The patient, and the knowledgable knew better.

Soon creatures of varying plumage emerged from bars, caffés and alleyways.  Many began to gather by the cathedral; consolation then for those who had given up on the main event.

The “man with no name” knew better, passing the time by smoking his last cigarette down to his tattooed fingers.  There’d be time for more tobacco later.  It wouldn’t be long now.

And then an act of athleticism heralded progress.  The gates were open and those who had kept faith surged forward to join the faithful in the tiny church of Santissimo Salvatore, a church founded in the 13th century, along with the rituals that were to follow.

The narrow streets of Enna were to be thronged with a procession of mysteriously robed representatives of a number of different churches, but two of those churches had a far more significant part to play.  My insider, Angelo, had told me to visit SS Salvatore first, and then if it was possible to head as quickly as possible to the Church of the Addolorata.  What was significant about these two?  Part III reveals all.

The Good, The Bad, and The Not So Ugly (Enna I)

It’s shortly after lunchtime in a Sicilian hill town when the predators begin to gather in the otherwise empty streets.

A stiff breeze blows eddies of dust and detritus into neat circular deposits.  A soundtrack by Morricone is required.

The common lizard that hurries in and out of the cracks in the pock-marked wall of the cathedral need have no fear however, even though many of the hunters will be focusing their intention here.  For now though the man with no name rests before the action begins.  Van Cleef strolls nonchalantly.

A smaller group breaks off, largely unnoticed by the majority and makes for richer pickings.  I am one of them, and find myself with serious company.  Some hunt in packs, whilst others operate alone but with more fearsome weaponry than I might muster.  Hired guns among them.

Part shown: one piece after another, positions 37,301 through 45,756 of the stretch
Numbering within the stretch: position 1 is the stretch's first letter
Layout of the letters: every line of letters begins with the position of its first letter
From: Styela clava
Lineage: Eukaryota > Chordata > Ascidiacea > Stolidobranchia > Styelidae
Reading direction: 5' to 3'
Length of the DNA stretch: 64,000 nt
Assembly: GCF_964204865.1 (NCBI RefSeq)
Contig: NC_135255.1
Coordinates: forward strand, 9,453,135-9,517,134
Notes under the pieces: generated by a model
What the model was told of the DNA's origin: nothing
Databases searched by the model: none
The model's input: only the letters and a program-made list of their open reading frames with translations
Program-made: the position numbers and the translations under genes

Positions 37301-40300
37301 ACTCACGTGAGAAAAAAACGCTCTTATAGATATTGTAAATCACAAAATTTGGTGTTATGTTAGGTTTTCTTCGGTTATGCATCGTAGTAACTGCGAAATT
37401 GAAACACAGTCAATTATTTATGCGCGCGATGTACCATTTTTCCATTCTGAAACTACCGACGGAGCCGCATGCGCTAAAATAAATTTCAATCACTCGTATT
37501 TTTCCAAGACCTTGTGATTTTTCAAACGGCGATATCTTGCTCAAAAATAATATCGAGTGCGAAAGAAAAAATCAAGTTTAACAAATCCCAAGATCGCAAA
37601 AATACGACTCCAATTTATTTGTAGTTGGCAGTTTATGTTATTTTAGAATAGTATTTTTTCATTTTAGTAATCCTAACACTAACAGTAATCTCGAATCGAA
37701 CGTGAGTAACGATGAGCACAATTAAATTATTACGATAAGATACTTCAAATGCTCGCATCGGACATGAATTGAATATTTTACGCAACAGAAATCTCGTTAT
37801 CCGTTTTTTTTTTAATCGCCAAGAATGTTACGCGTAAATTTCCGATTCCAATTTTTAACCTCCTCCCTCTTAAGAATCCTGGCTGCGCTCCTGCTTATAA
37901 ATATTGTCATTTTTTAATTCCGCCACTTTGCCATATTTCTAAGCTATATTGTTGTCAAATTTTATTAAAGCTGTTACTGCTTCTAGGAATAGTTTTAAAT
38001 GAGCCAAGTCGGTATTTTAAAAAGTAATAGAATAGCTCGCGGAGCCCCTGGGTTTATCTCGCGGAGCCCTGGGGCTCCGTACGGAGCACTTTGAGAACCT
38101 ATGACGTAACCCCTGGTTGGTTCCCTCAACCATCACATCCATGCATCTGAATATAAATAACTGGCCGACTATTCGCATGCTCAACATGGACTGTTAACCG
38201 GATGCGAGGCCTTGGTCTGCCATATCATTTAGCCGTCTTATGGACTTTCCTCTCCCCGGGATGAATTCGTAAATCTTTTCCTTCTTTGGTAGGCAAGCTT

Some adopt a sniper’s eyrie, effective but inflexible for moving prey; others shoot from the hip.

They have come from far and wide in search of rare quarry, but what would bring so many together here?  On a Friday in March?  Though it was my birthday, this wasn’t a photographer’s party.

It was a very different celebration, but one whose nature I won’t reveal.

At least not just yet.

Three Out of Four Ain’t Bad

In its original definition the word “quarter” refers to a fourth part of a whole, though I’m not sure of the origins of phrases such as “servants’ quarters” where the term refers to rooms allocated to a specific group.  Surely this was never so rigidly allocated as to refer to 25% of the original property?

When it comes to defining areas of a town I’d always assumed that quarter (as in New Orleans’ French Quarter) did derive from being roughly of that proportion, though this is belied by the fact that Birmingham apparently has seven!  In my Italian lessons, the word is  quartiere and simply means neighbourhood, so Rome has a Jewish quarter, and Naples a Spanish quarter, but in Palermo at least, the term is refreshingly accurate.